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first time hang gliding
by Cheri Sicard

GEORGIA/TENNESSEE BORDER, USA -- The words to the song from Disney's Peter Pan kept running through my head. And truly, I was flying. Breezing along just like I did during countless flying dreams I've experienced ever since childhood. I glided, I swooped, I took in the breathtaking scenery 2000 feet below -- lush golf-course green rolling meadows butted against a sheer Smokey mountain cliff that rose to the peak of Lookout Mountain.

But this time it wasn't a dream. No alarm clock waited at the end of this flight to jangle me back to the reality that people can't fly. I was really flying. I pinched myself to be sure. Granted, I had some help. A certified instructor from Lookout Mountain Flight Park was right beside me the whole time, both of us suspended, prone, from our hang glider -- a contraption resembling a huge kite. And while I don't recall ever having a handsome, buff guy beside me in my childhood dreams of flying -- who I am to complain?

Just Jump On In!

When we arrived that morning at the Flight Park office, we encountered what looked like a large cement launching pad that gave way to the sheer rock cliff of Lookout Mountain. Our guide explained that "in the old days" the method for a hang gliding launch was to literally run and jump off the cliff. The pros had no problem with the leap, but the average first time hang glider's inclination was to plant both feet on the ground and stop. Needless to say, this made for some hairy take-offs.

Today, those looking for a first time hang gliding experience don't have to jump off a cliff to get it. They have the luxury of being gracefully towed aloft by an ultra-light plane. This method makes the launch easy and stress-free. It also allows you go higher than the Lookout Mountain peak that formerly served as a takeoff point.

After some brief general instructions, we were fitted into our harnesses, then manoeuvred into place on the hang glider. By the way, it's called that for a reason -- participants literally hang prone from the overheard frame. Attached to the front of the frame was a rope -- not a huge cable but an ordinary looking rope. As I contemplated the rope's lack of girth, it suddenly sprung to life right before my eyes and began to move. The slack quickly disappeared and the little rope proved its strength by smoothly pulling us forward across the meadow and aloft into the pristine blue Tennessee sky.

We climber higher and higher, until the gauge on my left read 2000 feet! Then the plane let us loose and took off back towards the field below, the gentle chugging of its engine fading away, replaced by the sound of wind rushing around our ears as we soared through the open sky.

My trusty guide explained how to steer -- a slight shift of the weight is all that's needed to change direction. To speed up simply pull the bar towards your body, to slow down push it away. I nervously took the reins and tried it myself. It wasn't difficult, but I was still happy to turn the control back over -- after all, I was only here for a single ride and wanted to enjoy the scenery.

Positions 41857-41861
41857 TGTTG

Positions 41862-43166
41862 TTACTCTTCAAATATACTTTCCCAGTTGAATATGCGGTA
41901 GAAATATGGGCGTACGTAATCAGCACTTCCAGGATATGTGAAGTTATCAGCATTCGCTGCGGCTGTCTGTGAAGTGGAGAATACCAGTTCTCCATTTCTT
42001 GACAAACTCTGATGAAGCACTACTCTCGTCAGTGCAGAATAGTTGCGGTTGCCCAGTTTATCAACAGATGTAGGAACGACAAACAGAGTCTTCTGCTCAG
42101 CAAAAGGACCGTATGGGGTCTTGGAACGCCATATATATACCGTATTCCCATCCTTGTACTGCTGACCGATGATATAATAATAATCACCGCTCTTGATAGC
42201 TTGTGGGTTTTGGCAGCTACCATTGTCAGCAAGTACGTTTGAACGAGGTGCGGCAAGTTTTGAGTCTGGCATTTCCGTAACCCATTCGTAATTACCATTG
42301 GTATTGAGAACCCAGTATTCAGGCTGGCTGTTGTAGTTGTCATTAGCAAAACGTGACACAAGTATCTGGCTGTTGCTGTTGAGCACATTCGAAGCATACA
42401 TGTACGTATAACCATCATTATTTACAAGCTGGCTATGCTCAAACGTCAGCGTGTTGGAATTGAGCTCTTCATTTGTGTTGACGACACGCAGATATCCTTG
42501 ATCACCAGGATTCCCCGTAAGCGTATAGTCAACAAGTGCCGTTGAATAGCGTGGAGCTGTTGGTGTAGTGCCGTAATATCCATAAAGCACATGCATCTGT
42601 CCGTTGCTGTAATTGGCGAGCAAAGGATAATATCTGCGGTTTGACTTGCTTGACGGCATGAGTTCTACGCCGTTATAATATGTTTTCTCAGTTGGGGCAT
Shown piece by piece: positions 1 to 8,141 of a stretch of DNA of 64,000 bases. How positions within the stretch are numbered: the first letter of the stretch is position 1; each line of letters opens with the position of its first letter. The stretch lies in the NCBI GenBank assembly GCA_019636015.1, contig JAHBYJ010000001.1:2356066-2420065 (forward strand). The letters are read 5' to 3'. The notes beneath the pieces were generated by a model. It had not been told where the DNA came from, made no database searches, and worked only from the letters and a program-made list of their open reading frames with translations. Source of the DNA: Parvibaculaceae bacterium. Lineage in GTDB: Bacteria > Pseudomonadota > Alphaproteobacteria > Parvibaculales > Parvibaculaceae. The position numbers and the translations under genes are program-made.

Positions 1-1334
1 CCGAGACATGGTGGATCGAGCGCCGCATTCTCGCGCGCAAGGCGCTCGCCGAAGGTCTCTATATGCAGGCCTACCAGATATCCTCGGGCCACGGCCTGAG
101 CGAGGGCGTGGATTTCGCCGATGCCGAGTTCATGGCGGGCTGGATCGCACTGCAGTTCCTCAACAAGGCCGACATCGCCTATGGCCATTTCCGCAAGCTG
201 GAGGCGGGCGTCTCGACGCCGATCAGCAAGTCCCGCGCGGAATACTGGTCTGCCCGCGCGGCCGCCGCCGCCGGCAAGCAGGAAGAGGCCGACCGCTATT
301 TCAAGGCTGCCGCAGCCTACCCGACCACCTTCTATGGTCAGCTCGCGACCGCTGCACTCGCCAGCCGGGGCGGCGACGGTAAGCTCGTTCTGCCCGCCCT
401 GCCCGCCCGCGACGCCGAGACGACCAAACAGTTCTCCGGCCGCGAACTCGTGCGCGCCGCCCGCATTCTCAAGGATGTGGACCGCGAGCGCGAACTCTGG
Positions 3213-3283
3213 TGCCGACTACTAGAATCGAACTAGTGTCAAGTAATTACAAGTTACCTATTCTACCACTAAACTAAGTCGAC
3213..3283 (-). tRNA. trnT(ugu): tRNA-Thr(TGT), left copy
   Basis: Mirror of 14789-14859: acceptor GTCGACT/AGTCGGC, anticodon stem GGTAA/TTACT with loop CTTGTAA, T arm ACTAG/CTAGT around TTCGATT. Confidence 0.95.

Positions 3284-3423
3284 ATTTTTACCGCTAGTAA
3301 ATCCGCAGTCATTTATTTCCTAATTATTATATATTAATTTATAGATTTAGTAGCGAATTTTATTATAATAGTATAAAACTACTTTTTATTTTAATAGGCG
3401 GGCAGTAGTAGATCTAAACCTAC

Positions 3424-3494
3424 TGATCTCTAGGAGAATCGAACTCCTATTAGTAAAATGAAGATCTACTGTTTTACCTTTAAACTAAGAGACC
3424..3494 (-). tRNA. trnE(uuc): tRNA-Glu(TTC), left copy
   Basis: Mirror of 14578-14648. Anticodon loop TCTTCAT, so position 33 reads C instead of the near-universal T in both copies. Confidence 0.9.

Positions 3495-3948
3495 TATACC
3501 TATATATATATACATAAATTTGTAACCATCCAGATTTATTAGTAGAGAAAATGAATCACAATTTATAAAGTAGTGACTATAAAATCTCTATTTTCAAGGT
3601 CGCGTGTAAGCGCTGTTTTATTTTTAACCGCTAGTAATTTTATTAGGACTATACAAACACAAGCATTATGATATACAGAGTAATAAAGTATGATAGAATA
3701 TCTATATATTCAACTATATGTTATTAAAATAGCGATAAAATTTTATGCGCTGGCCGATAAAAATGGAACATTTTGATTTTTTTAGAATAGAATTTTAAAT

We flew for about 15 minutes, slowly circling the valley below us. The people we had left behind just tiny specks from this vantage point. As we descended and got ever closer to the ground, the ride got less hypnotic and a bit more exhilarating. That green grass was coming at us pretty darn quickly. I didn't need to worry though. The landing was as smooth as the takeoff-- the hanglider's wheels taking us for a high speed ride across the meadow floor before gently coasting to a stop. All that was left was to stand up and detach the harness.

A Hang Gliding Plan for Everyone

When I tell friends about the experience, they seem most surprised that it was so easy. An introductory hang gliding flight is an adrenaline rush that one needn't be athletic to accomplish. In fact, the gentleman who went up after me was 74 years old. Age is no object, as the Flight Park has introduced those from 6 - 86 to hang gliding.

Of course, you might be after more than just an introductory flight. You might even want to conquer the infamous "jumping off the cliff" takeoff. You've still come to the right place. Lookout Mountain Flight Park is the nation's largest and most successful full-time hang gliding school and resort, offering a comprehensive training facility on a 44-acre mountain resort. Camping and lodging are conveniently located near the landing zone.

The Flight Park has a training program that's right for you, regardless of your level of experience -- or complete lack thereof. In fact, the school has certified one in every six novice rated hang gliding pilots in the United States. Students achieve the skills necessary for their pilot rating and have the opportunity to train exclusively on thee grassy slopes training hills or combine training hill lessons with state-of-the-art tandem flight training for the best integrated approach to learning how to fly hang gliders.

So, whether you want to try it once just for the experience and to impress your friends and family, or if you truly want to delve into the sport of hang gliding, Lookout Mountain Flight Park is an excellent place to start.